MIT SCHOOL OF HUMANITIES, ARTS, AND SOCIAL SCIENCES

Free, Climate-related Course Materials at OpenCourseWare
Help solve the economic, social, and political dimensions of climate change.
 


MIT History Class: Human and Other Animals; photo by Jon Sachs / MIT SHASS Communications
 


A directory of 20+ climate-related classes whose course materials are available for free on the OCW website. You will find courses in economics, philosophy, public policy, writing, anthropology, and other fields that provide key perspectives for understanding climate change — and allevating its impacts.

 


Economics
 

  • 14.444 | Energy Economics
    This course explores the theoretical and empirical perspectives on individual and industrial demand for energy, energy supply, energy markets, and public policies affecting energy markets. It discusses aspects of the oil, natural gas, electricity, and nuclear power sectors and examines energy tax, price regulation, deregulation, energy efficiency and policies for controlling emission.
     
  • 14.475 | Environmental Economics and Government Responses to Market Failure
    This course explores the theory behind and evidence on regulatory, tax, and other government responses to problems of market failure. Special emphasis is given to developing and implementing tools to evaluate environmental policies. 
     

Political Science
 

  • 17.32 | Environmental Politics and Policy
    "Environmental Politics & Policy" explores the workings of environmental policymaking in the United States. Case studies ranging from cleaning up toxic waste pollution to endangered species protection probe the clashes between science and politics at local, state, and federal levels.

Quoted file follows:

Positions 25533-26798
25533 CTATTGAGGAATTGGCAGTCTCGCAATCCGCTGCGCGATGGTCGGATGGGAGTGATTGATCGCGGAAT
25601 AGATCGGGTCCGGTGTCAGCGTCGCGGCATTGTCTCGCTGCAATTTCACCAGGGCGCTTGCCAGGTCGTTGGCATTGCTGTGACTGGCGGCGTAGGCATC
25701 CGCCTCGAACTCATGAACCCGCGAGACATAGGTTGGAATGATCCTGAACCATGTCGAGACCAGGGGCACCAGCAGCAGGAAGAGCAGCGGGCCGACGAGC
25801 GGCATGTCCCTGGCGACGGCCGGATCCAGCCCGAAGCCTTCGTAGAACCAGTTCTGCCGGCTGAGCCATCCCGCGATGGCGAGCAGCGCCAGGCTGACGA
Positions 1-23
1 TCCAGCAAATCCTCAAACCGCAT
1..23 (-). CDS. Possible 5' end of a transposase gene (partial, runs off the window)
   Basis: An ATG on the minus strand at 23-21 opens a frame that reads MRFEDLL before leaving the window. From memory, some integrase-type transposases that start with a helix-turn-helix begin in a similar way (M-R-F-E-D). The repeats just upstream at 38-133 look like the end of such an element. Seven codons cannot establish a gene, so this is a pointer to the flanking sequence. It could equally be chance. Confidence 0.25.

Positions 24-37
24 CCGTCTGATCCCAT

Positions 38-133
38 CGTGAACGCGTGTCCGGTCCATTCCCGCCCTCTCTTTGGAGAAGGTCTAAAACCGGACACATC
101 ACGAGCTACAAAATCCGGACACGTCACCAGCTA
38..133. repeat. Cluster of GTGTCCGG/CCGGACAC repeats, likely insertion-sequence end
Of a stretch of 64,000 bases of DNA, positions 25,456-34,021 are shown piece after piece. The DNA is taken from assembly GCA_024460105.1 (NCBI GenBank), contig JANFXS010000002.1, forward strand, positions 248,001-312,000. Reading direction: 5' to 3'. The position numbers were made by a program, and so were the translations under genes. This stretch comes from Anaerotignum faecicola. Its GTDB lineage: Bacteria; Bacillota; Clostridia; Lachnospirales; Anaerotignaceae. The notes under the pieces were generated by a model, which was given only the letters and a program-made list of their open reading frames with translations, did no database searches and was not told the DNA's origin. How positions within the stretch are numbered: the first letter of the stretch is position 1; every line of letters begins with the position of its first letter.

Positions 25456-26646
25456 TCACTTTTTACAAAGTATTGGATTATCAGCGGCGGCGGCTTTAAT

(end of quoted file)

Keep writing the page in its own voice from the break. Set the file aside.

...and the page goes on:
• 17.441/17.442 | International Politics and Climate Change
    This course examines the interconnections of international politics and climate change. Beginning with an analysis of the strategic and environmental legacies of the 20th Century, it explores the politicization of the natural environment, the role of science in this process, and the gradual shifts in political concerns to incorporate "nature." 
     

Anthropology
 

  • 21A.342 | Environmental Struggles
    This class explores the interrelationship between humans and natural environments. It does so by focusing on conflict over access to and use of the environment as well as ideas about "nature" in various parts of the world.
     
  • 21A.429 | Environmental Conflict
    This course explores the complex interrelationships among humans and natural environments, focusing on non-western parts of the world in addition to Europe and the United States. It uses environmental conflict to draw attention to competing understandings and uses of "nature" as well as the local, national and transnational power relationships in which environmental interactions are embedded. In addition to utilizing a range of theoretical perspectives, this subject draws upon a series of ethnographic case studies of environmental conflicts in various parts of the world.
     
  • 21A.265Food and Culture: The Ethics and Politics of Food Choices